About five years ago, I gave up tennis. For a long time I’d been losing — badly — to all three of my sons, and now I found I couldn’t even reach a drop shot without clumsily tripping over my sneakers and tumbling into the net. Bye-bye, Longshore courts. Time to retire the racket.

Right around the same time, I also quit on basketball, another of my favorite sports. What happened is I’d suggested to my youngest son, Robby, that we go out and take some jump shots on the driveway — once home to the fabled (not really) WDBL — Westport Driveway Basketball League. As I fired away, I saw Robby get down on all fours, with his head at pavement level. “Those aren’t jump shots,” he told me. “You’re not even getting off the ground.”

I find, though, as the years go by, that as you give up some of your most beloved pastimes and habits, you replace them with new ones. After scrapping tennis and hoops, I gave golf a try. And liked it! For maybe three years. At that point, my initial progress plateaued, in spite of my lessons from Chris at Longshore, and I concluded the game was boring, aggravating, and time-consuming — as I had initially thought when I began hating golf as a teenager.

One new habit did stick, though. My wife and I had for a long time been the only couple in America, I think, to not drink coffee. Then, a few years back, it happened that our drive from Connecticut to Vermont, a drive I used to be able to do in my sleep, I actually was now doing in my sleep. Caffeine to the rescue. But what started out as a driving emergency measure has now evolved into a Post Road Starbucks cherished daily ritual.

On the alcoholic beverage front, I’d been strictly a beer-and-wine guy my whole adult life. None of the hard stuff. But in my mid-fifties, I started putting on a few pounds around the middle, and the tough crowd I hang with — my sons and their friends — didn’t let that go unnoticed. “So when’s the baby due?” they’d ask, patting my belly. I deduced there’s a good reason they call it a “beer belly,” and gave up suds in favor of whiskey. The result? I lost the beer belly — and gained a taste for whiskey.

My chosen brand was a no-brainer: I’m a huge country music fan — and Jack Daniels is mentioned in maybe every third tune out there. (“Jack Daniels kicked my ass again last night” — Eric Church; “Whether it’s a cold beer, tequila, or a double shot of Jack” — Florida Georgia Line; “I fell in love with Jack Daniels again” — Miranda Lambert) I also love the old-school black-and-white label, and enjoyed the heck out of a visit to Lynchburg, Tennessee — home of Jack D — on my latest cross-country-road-trip-with-dog.

I might well have been satisfied to just stick with Jack as my go-to had it not been for my oldest son Matt, himself a novice whiskey drinker, who suggested we spend the recent three-day Presidents Weekend touring the Kentucky Bourbon Trail.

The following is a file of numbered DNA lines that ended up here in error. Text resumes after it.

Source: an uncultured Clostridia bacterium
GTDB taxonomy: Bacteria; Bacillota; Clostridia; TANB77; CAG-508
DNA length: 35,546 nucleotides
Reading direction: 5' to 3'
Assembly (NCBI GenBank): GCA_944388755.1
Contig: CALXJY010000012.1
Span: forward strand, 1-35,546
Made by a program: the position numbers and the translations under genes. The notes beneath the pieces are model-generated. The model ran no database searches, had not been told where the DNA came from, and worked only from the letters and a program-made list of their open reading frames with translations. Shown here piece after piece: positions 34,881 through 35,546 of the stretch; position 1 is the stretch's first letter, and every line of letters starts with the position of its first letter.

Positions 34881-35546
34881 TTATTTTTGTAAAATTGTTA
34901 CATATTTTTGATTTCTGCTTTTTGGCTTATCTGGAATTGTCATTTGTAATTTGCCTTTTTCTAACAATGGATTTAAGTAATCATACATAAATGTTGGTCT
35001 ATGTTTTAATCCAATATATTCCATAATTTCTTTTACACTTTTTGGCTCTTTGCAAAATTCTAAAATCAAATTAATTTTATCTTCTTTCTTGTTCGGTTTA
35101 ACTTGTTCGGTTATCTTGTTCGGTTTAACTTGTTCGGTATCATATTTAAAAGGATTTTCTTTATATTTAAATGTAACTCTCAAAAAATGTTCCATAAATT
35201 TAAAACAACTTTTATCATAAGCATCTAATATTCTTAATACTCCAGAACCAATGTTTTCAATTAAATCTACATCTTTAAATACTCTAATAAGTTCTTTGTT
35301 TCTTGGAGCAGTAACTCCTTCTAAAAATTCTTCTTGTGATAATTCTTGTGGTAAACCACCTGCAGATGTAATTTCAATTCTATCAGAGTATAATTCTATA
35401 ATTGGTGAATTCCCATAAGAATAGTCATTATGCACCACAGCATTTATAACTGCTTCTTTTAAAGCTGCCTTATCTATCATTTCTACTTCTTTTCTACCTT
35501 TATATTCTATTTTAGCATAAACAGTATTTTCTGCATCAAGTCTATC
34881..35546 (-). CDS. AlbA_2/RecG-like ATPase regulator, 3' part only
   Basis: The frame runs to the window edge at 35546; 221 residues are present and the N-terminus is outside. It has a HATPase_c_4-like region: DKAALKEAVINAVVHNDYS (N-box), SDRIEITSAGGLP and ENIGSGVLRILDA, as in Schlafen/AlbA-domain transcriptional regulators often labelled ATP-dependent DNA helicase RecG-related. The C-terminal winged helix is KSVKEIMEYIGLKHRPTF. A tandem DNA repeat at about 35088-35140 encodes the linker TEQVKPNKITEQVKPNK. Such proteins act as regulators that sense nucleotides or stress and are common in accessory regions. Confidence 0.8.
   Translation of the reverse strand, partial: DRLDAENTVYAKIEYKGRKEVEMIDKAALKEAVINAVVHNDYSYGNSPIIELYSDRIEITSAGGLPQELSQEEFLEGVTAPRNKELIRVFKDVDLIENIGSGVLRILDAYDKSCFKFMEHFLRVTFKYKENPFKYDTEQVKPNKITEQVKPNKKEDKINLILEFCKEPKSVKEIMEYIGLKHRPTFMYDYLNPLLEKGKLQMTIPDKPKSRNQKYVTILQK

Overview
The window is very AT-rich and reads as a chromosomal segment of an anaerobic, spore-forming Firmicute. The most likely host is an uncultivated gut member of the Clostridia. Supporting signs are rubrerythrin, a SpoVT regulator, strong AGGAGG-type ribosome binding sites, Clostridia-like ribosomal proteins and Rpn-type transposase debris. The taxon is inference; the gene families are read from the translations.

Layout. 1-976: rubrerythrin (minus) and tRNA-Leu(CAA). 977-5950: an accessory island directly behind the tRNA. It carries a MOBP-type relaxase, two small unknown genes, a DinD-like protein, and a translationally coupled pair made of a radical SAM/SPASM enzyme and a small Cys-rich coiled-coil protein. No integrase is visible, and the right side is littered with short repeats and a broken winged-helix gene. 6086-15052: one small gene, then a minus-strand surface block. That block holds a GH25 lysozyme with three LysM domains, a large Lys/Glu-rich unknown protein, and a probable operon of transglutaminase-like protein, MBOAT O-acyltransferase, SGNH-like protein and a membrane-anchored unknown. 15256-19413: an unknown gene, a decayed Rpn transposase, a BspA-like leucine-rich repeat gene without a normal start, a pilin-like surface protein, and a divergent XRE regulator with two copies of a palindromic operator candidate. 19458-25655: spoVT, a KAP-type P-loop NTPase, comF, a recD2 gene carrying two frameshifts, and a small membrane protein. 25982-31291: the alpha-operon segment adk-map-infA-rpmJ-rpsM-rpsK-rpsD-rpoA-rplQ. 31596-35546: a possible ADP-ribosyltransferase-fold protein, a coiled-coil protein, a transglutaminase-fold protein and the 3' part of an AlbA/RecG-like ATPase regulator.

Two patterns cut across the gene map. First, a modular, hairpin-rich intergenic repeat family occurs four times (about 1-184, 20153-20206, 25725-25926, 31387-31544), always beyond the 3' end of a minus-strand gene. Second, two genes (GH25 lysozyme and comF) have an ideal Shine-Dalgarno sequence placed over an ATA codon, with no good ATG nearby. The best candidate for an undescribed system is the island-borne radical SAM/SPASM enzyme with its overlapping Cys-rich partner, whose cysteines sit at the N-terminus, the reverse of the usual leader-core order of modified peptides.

Thanks to the limestone in the water, the beautiful stretch of rolling hills between Louisville and Lexington is home to Kentucky’s most celebrated Bourbon distilleries (they say Bourbon’s not Bourbon without limestone water) and its heralded thoroughbred farms (the same limestone is good for the horses’ bones). Put the two together, and you’ve got some spectacular sightseeing. Not to mention some pretty fine whiskey tasting.

Matt and I made it our business to hit all the distilleries, or at least most of them: Woodford Reserve in Versailles (they pronounce it ver-SAILS down there), with its gorgeous gray limestone main building; Four Roses and Wild Turkey, both in Lawrenceburg; Town Branch in Lexington, the state’s only “brewstillery” (makes both Bourbon and beer, including my brand-new favorite, Kentucky Bourbon Barrel Ale); Maker’s Mark in Loretto, the best tour and most impressive distillery, and Bulleit in Louisville (funniest tour guide).

At each and every stop, Matt and I took the tour (to the point where both of us can now recite exactly what distinguishes Bourbon from all other spirits) and did the tasting. What did I learn in these gleaming tasting rooms, with their sparkling crystal and amber, barrel-charred spirits? That I absolutely cannot tell one Bourbon from the next. Our standard joke went like this. Matt (after we both tried, say, a Bulleit 10 Year): “What’d you think?” Hank: “It’s tied for my favorite.”

So while I’m still loyal to Jack, my first brown whiskey, I’m more than open to trying pretty much anything — from a Basil Hayden to a Willett Single Barrel. Yup. This old dog has definitely learned some new tricks.

“The Home Team” appears the first Friday of every month. You can also keep up with Hank’s adventures on his blog, “Beagle Man,” on the Westport News website, at: http://blog.ctnews.com/beagleman/ To reach Hank, e-mail him at DoubleH50@gmail.com.